(Updates with voter turnout in seventh paragraph, Portuguese president’s comment in eighth.)
June 5 (Bloomberg) -- Portuguese opposition leader Pedro Passos Coelho led Socialist Prime Minister Jose Socrates in polls heading into today’s election with seat projections showing he may be able to forge a majority with another party.
The new leaders will have to enact budget cuts required in a 78 billion-euro ($113 billion) international bailout even as unemployment climbs and the economy shrinks. Polls open at 8 a.m. and close at 7 p.m. in mainland Portugal. Exit polls will be released at 8 p.m. Lisbon time when voting ends in the Azores islands.
Socrates’ minority government fell in March after lawmakers rejected deficit-cutting proposals as he struggled to avoid a bailout. With debt and borrowing costs surging, Portugal followed Greece and Ireland in seeking a rescue, bringing to 256 billion euros the aid provided to stamp out the sovereign debt crisis. Another minority administration may threaten Portugal’s ability to cut spending and receive rescue funds.
“Portugal needs an absolute majority in these elections,” Passos Coelho said in Oporto, northern Portugal.
The Social Democrats led by Passos Coelho, 46, and the People’s Party, the biggest and second-biggest opposition parties, have said they support the rescue, while blaming Socrates, 53, for having to seek it.
The newspaper Jornal de Negocios estimated that if results reflect opinion polls, the Social Democrats and People’s Party combined would be enough to form a majority in the 230-seat parliament.
Voter turnout reached 20.01 percent as of noon in Lisbon today, compared with 21.29 percent at the same time when the country held the previous parliamentary elections on Sept. 27, 2009, according to the government’s election website.
“In the situation that the country is in, voting is not only a right, it’s a duty and each person should think that the choice of the next government is a matter that is too important to be left to the others,” Portuguese President Anibal Cavaco Silva said today after he voted in Lisbon, according to news radio TSF.
‘Narrow But Possible’
“The path is narrow but it’s possible,” said Joaquim Goes, a board member at Banco Espirito Santo SA, Portugal’s biggest publicly traded bank by market value. “Our duty is to carry out the agreement.”
A poll published by Jornal de Negocios on June 3 indicated 36.3 percent backing for the Social Democrats, 5 percentage points more than in a survey published on May 19, and 30.1 percent support for the Socialists. The survey showed 12.4 percent support for the conservative People’s Party.
A survey also published on June 3 by another newspaper, Publico, indicated 36.5 percent backing for the Social Democrats and 31.1 percent for the Socialists. The survey showed 11.6 percent support for the People’s Party.
“Our country needs a government that is responsible, realistic and based on social consensus,” Socrates said on June 2. “Only the Socialist Party can provide that government, there is no other party.”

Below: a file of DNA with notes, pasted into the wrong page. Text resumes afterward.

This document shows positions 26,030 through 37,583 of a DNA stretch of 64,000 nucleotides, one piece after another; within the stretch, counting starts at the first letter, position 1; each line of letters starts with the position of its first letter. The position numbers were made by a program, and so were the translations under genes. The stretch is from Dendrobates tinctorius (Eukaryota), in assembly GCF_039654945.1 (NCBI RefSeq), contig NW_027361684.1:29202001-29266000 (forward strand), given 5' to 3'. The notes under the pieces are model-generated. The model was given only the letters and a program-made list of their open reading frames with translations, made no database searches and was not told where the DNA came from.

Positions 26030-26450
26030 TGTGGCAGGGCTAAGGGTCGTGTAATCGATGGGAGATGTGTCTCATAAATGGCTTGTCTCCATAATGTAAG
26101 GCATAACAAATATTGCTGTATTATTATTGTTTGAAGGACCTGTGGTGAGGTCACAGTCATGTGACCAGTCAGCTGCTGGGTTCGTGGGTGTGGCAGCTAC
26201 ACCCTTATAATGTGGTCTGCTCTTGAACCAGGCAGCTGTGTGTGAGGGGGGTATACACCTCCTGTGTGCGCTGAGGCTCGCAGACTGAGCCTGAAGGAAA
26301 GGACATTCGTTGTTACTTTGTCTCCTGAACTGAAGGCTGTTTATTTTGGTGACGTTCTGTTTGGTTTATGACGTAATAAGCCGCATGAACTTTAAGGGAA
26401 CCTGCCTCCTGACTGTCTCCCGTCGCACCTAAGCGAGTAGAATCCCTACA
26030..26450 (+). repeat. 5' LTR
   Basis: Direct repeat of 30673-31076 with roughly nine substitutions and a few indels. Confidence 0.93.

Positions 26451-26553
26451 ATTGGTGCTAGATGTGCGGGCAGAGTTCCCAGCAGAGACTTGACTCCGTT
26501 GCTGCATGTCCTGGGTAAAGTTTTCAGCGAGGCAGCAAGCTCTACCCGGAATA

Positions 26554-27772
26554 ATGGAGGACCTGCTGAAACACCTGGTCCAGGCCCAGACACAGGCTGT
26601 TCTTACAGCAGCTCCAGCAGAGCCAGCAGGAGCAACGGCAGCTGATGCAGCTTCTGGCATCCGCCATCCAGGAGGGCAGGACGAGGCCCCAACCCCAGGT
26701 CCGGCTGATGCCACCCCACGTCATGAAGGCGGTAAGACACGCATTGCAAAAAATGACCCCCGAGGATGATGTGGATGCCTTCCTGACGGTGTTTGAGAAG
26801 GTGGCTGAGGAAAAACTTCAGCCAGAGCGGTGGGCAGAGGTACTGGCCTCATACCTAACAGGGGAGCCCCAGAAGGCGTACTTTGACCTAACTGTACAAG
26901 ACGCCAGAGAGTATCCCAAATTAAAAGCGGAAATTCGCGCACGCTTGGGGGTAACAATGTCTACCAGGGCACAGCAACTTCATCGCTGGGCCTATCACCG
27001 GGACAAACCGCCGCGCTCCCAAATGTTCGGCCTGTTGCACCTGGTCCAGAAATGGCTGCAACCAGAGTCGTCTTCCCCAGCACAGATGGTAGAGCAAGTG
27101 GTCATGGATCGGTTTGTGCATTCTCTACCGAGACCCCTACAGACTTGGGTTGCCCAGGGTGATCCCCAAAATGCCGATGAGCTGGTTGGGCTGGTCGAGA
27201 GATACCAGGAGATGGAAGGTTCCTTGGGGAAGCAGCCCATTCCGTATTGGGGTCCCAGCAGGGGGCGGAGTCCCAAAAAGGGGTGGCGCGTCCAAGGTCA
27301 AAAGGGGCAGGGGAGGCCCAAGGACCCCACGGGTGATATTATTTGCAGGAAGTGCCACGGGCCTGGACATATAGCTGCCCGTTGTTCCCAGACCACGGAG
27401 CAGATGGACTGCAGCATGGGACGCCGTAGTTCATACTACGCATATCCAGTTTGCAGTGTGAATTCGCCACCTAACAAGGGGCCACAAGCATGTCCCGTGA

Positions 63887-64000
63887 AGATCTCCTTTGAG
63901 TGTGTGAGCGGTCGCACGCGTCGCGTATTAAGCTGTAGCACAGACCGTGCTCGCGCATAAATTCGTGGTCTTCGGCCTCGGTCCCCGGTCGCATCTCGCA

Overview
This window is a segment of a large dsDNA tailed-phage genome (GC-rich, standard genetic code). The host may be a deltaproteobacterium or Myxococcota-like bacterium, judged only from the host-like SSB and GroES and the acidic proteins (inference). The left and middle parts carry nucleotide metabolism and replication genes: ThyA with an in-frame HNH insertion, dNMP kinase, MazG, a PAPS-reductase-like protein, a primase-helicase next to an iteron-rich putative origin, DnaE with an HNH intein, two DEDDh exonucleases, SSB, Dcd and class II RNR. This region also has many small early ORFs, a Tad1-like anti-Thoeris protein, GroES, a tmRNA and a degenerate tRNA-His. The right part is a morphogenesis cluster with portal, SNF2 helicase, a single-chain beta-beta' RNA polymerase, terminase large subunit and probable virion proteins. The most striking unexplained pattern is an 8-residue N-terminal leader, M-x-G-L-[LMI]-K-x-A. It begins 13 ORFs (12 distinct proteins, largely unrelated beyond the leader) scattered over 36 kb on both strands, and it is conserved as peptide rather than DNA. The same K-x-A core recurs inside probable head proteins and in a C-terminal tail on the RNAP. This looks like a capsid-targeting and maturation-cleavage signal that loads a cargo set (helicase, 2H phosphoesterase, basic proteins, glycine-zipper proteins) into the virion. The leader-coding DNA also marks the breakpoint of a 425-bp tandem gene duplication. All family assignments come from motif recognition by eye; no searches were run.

Bond Yields Rise
Borrowing costs have increased since the bailout was requested. The difference in yield that investors demand to hold Portugal’s 10-year bonds instead of German bunds reached a euro- era record of 687 basis points on June 3. The 10-year bond yield also reached a record of 9.856 percent on June 3, and the five- year bond yield was at 11.421 percent. Portugal faces a 4.9 billion-euro bond redemption June 15, its only bond maturity until June 2012.
The three-year aid plan for Portugal set goals for a budget deficit of 5.9 percent of gross domestic product this year, 4.5 percent in 2012 and 3 percent in 2013. The country had the fourth-biggest deficit in the euro region last year at 9.1 percent of GDP.
Portugal’s public debt swelled to 93 percent of GDP in 2010 from 68 percent in 2007. The European Commission forecasts Portugal’s debt will increase to 101.7 percent this year and 107.4 percent in 2012.
A privatization program representing about 3.5 percent of GDP aims to sell stakes in companies including EDP-Energias de Portugal SA, the biggest electricity provider, and REN-Redes Energeticas Nacionais SA, the operator of the national power grid, by the end of this year.
The aid program envisions a recovery in 2013, with unemployment peaking at 13 percent in that year, according to Portuguese Finance Minister Fernando Teixeira dos Santos. Portugal’s unemployment rate rose to 12.4 percent in the first quarter.
The government said on May 5 the economy will shrink 2 percent this year, twice as much as it previously forecast. GDP will also decline 2 percent in 2012, the minister said. The country’s economic growth has averaged less than 1 percent a year in the past decade, one of Europe’s weakest rates.
The aid package calls for spending reductions for 2012 and 2013 amounting to 3.5 percent of GDP, while revenue increases will represent 1.4 percent of output. The government will freeze public workers’ salaries through 2013 and cut pensions of more than 1,500 euros a month, while tax deductions will be limited.
“The program must be implemented urgently,” Finance Minister Teixeira dos Santos said on May 23. “The country at this moment has three big challenges. First: implement the program; second: implement the program; and third: implement the program. Whoever wins the elections, whoever forms government, won’t have time to sit down.”
The next legislature is likely to open at the end of June, according to the Portuguese parliament’s website.
--Editors: Mark McCord, David McQuaid
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